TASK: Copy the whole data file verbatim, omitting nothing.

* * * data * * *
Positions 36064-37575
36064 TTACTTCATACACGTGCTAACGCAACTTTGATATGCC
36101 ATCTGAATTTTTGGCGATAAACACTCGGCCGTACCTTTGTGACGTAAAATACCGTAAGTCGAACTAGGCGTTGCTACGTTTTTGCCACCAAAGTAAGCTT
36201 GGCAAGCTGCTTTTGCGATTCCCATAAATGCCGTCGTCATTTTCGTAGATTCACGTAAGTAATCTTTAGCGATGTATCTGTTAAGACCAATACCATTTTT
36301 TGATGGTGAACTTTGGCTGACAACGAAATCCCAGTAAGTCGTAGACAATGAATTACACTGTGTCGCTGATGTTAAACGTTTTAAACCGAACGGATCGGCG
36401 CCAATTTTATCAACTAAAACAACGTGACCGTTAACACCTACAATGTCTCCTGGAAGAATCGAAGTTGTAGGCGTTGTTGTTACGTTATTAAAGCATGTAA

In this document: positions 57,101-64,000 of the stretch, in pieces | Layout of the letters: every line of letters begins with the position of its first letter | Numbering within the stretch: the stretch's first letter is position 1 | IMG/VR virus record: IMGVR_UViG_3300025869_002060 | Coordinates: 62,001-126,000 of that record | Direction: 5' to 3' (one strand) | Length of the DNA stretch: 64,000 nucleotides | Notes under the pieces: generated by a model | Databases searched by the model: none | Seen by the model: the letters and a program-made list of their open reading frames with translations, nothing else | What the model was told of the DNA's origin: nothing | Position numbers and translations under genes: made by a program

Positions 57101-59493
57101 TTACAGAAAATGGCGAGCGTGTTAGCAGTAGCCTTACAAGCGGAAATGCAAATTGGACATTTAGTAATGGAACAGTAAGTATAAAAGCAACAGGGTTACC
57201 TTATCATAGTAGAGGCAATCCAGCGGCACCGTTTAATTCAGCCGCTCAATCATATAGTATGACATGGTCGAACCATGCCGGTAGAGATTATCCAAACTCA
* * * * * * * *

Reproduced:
Positions 36064-37575
36064 TTACTTCATACACGTGCTAACGCAACTTTGATATGCC
36101 ATCTGAATTTTTGGCGATAAACACTCGGCCGTACCTTTGTGACGTAAAATACCGTAAGTCGAACTAGGCGTTGCTACGTTTTTGCCACCAAAGTAAGCTT
36201 GGCAAGCTGCTTTTGCGATTCCCATAAATGCCGTCGTCATTTTCGTAGATTCACGTAAGTAATCTTTAGCGATGTATCTGTTAAGACCAATACCATTTTT
36301 TGATGGTGAACTTTGGCTGACAACGAAATCCCAGTAAGTCGTAGACAATGAATTACACTGTGTCGCTGATGTTAAACGTTTTAAACCGAACGGATCGGCG
36401 CCAATTTTATCAACTAAAACAACGTGACCGTTAACACCTACAATGTCTCCTGGAAGAATCGAAGTTGTAGGCGTTGTTGTTACGTTATTAAAGCATGTAA

In this document: positions 57,101-64,000 of the stretch, in pieces | Layout of the letters: every line of letters begins with the position of its first letter | Numbering within the stretch: the stretch's first letter is position 1 | IMG/VR virus record: IMGVR_UViG_3300025869_002060 | Coordinates: 62,001-126,000 of that record | Direction: 5' to 3' (one strand) | Length of the DNA stretch: 64,000 nucleotides | Notes under the pieces: generated by a model | Databases searched by the model: none | Seen by the model: the letters and a program-made list of their open reading frames with translations, nothing else | What the model was told of the DNA's origin: nothing | Position numbers and translations under genes: made by a program

Positions 57101-59493
57101 TTACAGAAAATGGCGAGCGTGTTAGCAGTAGCCTTACAAGCGGAAATGCAAATTGGACATTTAGTAATGGAACAGTAAGTATAAAAGCAACAGGGTTACC
57201 TTATCATAGTAGAGGCAATCCAGCGGCACCGTTTAATTCAGCCGCTCAATCATATAGTATGACATGGTCGAACCATGCCGGTAGAGATTATCCAAACTCA